The SKU report showed that the average monthly unit sales by spiral was 27.2, producing an average monthly dollar sales of $32.55.
The five spirals with premium product sales averaged 24.2 units per spiral, producing an average monthly dollar sales of $53.60 per spiral.
The 121 total unit sales of premium products generated a minimum of $121 in profits; $1 per vend after COG, commission and applicable sales taxes.
The rest of the regular products produced a profit in the range of $0.30 per vend to $0.70 per vend after COG, commission and sales tax at the machine. In some instances, a regular product must sell three to four units to match the $1 per vend profit from the premium products.
You can calculate the number of unit sales your own regular products would need to achieve this $1 per vend profit after COG, your average commission and applicable sales taxes.
Higher priced items make a difference
In one machine, premium products represented 11 percent of the unit monthly sales and 20 percent of the dollar sales.
Overall, for machines in the second phase of the test, premium products sold in the range of 2 percent to 15 percent of the unit monthly sales and 4 percent to 32 percent of the dollar monthly sales. Part of this variance is attributed to the fact that certain machines had only one or two spirals with premium products.
As vending operators increased the number of premium products in the machines, the unit and dollar sales increased in line with the percentages of the SKU report.
In all machines, the premium product dollar profit per vend exceeded that of regular products.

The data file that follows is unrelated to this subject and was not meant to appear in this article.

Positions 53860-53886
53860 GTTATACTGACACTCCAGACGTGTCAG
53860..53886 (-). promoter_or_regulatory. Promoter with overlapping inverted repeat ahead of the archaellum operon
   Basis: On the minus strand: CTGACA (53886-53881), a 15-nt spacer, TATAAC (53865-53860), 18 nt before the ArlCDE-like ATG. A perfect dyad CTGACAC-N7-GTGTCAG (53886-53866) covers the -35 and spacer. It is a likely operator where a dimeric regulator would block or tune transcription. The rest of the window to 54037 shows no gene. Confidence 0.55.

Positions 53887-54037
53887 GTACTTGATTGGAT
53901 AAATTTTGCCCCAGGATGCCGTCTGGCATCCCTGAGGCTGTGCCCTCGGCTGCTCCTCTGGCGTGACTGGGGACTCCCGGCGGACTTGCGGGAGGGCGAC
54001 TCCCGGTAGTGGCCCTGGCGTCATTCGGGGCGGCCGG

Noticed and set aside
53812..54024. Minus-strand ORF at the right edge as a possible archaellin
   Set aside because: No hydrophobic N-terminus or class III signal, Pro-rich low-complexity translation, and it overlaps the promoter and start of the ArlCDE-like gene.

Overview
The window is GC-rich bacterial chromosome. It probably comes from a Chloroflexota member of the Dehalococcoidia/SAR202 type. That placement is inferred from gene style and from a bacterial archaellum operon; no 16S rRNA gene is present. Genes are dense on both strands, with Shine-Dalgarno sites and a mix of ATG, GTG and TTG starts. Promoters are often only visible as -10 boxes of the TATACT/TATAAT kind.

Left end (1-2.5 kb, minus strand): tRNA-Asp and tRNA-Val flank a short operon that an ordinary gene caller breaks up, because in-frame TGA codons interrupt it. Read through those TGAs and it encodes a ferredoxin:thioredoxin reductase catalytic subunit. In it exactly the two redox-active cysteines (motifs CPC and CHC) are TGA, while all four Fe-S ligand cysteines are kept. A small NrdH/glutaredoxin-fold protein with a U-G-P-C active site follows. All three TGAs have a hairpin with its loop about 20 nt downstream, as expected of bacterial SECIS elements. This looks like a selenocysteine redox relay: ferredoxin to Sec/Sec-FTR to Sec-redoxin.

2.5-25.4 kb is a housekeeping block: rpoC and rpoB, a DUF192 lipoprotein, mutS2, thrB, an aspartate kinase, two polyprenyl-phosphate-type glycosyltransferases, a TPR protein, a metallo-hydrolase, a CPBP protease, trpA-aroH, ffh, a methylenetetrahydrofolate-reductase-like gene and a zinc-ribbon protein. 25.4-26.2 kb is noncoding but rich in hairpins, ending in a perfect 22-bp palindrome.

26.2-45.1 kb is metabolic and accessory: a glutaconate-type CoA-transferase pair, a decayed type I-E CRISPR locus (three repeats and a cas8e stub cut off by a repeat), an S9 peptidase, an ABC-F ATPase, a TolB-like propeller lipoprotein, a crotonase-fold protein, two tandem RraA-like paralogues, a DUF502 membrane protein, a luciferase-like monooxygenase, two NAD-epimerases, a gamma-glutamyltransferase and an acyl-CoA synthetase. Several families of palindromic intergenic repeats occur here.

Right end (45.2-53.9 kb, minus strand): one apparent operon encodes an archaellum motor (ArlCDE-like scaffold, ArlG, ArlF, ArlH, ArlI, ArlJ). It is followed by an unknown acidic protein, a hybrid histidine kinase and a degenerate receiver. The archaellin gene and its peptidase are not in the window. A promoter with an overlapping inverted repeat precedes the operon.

Vending operators participating in the test observed the placement of the premium products brought a new look to each machine; change drives sales.
Consider the packaging of several of the premium products tested; certainly, these premium products would give a new look to your machines.
Most important for each vending operator is that new vend pricing, up to $3.50, was established and accepted by the customers and the locations. There were no complaints by any location as to the higher prices; value was clearly perceived.
Why keep lower price products?
Some vending operators dropped the sales from the gum/mint module to calculate machine level SKU profitability. However, if the gum/mint modular sales are not included, the question is raised: why even carry such products with a vend price at $0.75 per unit? Operators are considering such price points as detrimental to the machine and are placing premium gum and mint products that vend at $1.50.
Scott Meskin, president of Black Tie Services in Baltimore, Md., concluded in reviewing these and similar results: “The placement of premium products provides Black Tie with an opportunity to increase pricing and improve profitability in a wide range of other products in our machines. Having the low price in the gum/mint module runs contrary to our program to provide premium products in all categories.”
Results must be monitored
The placement of the premium products was not successful in every machine. The vending operator must have the SKU level data and machine profitability report to track the results.
In addition, as Michael Cascione Jr., operations manager of CC Vending in the Bronx, N.Y., stated: “CC Vending needs the cooperation and support of the product suppliers such as Kraft/Cadbury to provide the premium products that will sell and to make them available through the vend product distributors.”
Furthermore, the vending operator must carefully manage a successful premium product placement program.
Todd Elliot, vice president of Tomdra Vending & Coffee Services in Tucson, Ariz., observed: “A vending operator must price the premium products correctly at each location to achieve the $1 per vend profit. You can reduce a price if sales are not acceptable; it is more difficult to increase the price. The results of such an approach only add to your bottom line.”
As discussed previously in my other two articles, a vending operator does not have to make any investment in equipment to develop the premium product placement program. Besides SKU level profitability reporting by machine, the operator must consult with such product suppliers as Kraft/Cadbury who are knowledgeable about what premium products sell.